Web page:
One of the other students and I got to catch a glimpse of the EU Water Conference by accident while getting lost in our attempt to wander back to our meeting room. There was a large room with seemingly important people and booths filled with translators in the back. People were rushing around with papers seemingly preparing for something important.  We were really lucky to have briefly seen the proceeding.

After a long day of seminars, most of the MIR students and I went for dinner. We had to try the famous Belgian fries and local foods! The food was plentiful and delicious. Tomorrow we will be attending a seminar with the International Organization for Migration and also the European Parliament.

Stay tuned for more updates!

Calvin

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This is part of a series where current Master in International Relations student Calvin Nguyen will share with us updates about the Master in International Relations yearly trip to Brussels.

24
Mar

 Day 1 in Brussels:

At 8:00 am the alarm clock began blaring loudly. I swiped sideways.  With the sun still not completely out yet and the rain pattering on the outside of my window, I slowly made my way out of bed. There was no time to waste because today was the long awaited day for the MIR program’s annual Brussels trip! With a quick shower and some last minute adjustments, I was out the door and on the way to the airport. At the airport I was greeted with 22 other excited, yet not fully awake MIR students. Before we knew it, we were on the way to Brussels, Belgium.  After a brief 2.5 hour flight, we had finally arrived at our destination. We checked into our hotel and had a quick one hour break before having to meet for our first event of the day.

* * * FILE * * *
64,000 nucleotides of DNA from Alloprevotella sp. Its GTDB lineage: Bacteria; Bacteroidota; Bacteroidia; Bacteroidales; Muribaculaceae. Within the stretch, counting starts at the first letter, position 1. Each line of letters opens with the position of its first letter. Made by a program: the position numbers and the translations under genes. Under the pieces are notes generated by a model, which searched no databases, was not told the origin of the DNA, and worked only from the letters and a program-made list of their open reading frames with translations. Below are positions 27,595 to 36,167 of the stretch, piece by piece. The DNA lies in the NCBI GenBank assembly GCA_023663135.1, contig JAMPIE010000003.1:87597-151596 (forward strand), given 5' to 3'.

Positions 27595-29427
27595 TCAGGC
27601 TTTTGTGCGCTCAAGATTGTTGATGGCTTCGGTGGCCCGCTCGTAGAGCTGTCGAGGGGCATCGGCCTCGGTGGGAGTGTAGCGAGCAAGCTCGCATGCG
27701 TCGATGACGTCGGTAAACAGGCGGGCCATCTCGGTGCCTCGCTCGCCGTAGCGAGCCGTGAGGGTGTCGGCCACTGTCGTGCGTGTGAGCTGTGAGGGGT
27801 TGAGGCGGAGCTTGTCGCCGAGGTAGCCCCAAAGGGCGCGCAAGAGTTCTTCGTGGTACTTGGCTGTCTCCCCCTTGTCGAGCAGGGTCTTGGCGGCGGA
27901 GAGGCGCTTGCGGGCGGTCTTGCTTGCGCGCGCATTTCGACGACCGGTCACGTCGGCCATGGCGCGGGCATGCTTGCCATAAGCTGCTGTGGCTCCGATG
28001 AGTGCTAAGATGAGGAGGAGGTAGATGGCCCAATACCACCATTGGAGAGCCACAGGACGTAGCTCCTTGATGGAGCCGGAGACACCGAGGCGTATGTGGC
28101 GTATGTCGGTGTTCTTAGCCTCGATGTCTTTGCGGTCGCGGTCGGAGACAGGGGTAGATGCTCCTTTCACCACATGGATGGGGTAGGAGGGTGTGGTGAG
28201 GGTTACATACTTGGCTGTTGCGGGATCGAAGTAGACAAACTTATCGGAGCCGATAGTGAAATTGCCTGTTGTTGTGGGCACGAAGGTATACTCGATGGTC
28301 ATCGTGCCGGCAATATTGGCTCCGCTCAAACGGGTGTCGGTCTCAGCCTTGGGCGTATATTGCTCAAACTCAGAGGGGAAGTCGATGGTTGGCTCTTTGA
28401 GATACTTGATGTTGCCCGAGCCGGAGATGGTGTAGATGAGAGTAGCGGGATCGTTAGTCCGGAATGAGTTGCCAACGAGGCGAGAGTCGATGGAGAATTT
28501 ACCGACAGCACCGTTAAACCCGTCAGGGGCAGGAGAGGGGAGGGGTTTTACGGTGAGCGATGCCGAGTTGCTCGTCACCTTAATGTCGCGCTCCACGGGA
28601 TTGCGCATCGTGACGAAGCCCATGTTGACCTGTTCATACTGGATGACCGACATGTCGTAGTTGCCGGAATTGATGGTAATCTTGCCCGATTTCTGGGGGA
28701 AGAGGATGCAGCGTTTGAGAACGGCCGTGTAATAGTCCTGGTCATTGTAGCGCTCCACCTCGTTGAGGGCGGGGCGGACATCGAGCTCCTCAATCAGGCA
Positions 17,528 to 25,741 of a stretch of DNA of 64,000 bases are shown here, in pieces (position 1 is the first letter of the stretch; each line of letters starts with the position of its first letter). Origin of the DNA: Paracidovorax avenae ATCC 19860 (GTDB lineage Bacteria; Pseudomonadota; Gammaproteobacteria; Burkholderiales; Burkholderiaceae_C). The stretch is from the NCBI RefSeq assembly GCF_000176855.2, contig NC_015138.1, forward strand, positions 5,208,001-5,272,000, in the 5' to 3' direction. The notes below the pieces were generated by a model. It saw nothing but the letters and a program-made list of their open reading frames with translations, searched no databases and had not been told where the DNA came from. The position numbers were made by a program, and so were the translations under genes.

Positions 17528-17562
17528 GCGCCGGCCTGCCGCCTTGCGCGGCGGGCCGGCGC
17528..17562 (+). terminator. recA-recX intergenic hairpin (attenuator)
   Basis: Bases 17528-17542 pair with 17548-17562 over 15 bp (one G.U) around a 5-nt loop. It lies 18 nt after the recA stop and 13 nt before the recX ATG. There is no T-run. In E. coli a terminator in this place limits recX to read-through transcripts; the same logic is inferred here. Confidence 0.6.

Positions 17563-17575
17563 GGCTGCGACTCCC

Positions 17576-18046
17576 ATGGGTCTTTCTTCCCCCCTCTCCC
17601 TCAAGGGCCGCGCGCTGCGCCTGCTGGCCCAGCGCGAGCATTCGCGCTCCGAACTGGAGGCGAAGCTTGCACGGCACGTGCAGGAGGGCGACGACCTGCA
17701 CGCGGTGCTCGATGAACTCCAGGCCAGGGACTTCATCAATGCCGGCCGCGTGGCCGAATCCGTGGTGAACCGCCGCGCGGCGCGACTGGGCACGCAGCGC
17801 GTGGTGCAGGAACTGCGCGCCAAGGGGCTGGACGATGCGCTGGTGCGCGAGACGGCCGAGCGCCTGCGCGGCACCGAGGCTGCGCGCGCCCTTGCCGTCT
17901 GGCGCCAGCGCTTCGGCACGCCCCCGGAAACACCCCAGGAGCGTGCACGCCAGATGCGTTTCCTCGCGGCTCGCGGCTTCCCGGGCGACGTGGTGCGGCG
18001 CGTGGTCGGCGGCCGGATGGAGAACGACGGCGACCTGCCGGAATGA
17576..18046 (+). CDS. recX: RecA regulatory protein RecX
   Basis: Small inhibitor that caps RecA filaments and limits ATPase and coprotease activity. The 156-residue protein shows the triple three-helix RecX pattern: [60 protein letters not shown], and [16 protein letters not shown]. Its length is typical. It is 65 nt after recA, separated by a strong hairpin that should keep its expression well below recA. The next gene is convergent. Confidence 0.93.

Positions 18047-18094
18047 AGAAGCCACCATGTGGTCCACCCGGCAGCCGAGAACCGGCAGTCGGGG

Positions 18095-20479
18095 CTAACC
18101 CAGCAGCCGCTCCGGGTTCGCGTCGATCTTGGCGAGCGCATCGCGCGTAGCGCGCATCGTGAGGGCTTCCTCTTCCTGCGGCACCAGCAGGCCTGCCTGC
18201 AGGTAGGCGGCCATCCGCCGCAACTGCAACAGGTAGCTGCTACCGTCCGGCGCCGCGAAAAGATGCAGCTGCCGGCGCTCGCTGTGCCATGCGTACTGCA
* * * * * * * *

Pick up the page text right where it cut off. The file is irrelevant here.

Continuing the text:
We had the chance to meet with Director Doru Frantescu of Votewatch Europe, an NGO whose goal is to gather information on the EU Parliamentarians via data mining, compiling, and then finally presenting the information on an easy to understand platform on their website. Their goal is to provide accountability and transparency within the EU Parliamentary processes and to overall provide information to curious people and other organizations. In 2014 during election season, the NGO offered a free phone app that allowed users to answer and to share their opinions on 20 critical issues. Afterwards, the app would display matches with EU Parliament members and political parties that matches their views by matching data from the past 5 years.

After the very interesting meeting with Votewatch Europe, we went to a local bar for “Beers and Foreign Policy,” for an informal event to listen to and to discuss with Mr. Nereo Peñalver García. The hot topic and focus on the night was the situation in Iraq and Syria with the emergence of the Islamic State/Daech. Over cocktails and snacks over an informal setting, we got to hear about Mr. Nereo’s unique perspective and insights from his recent return from the region. Such an informal setting was a very different and fun way to engage in an exchange of ideas.

Tomorrow we will be up bright and early for a trip to the European Commission. It’s very rewarding to be able to not only learn in the classroom in Madrid, Spain but to see the actual institutions and talk to the actors that we have been studying about these past few months.

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This is part of a series where current Master in International Relations student Calvin Nguyen will share with us updates about the Master in International Relations yearly trip to Brussels.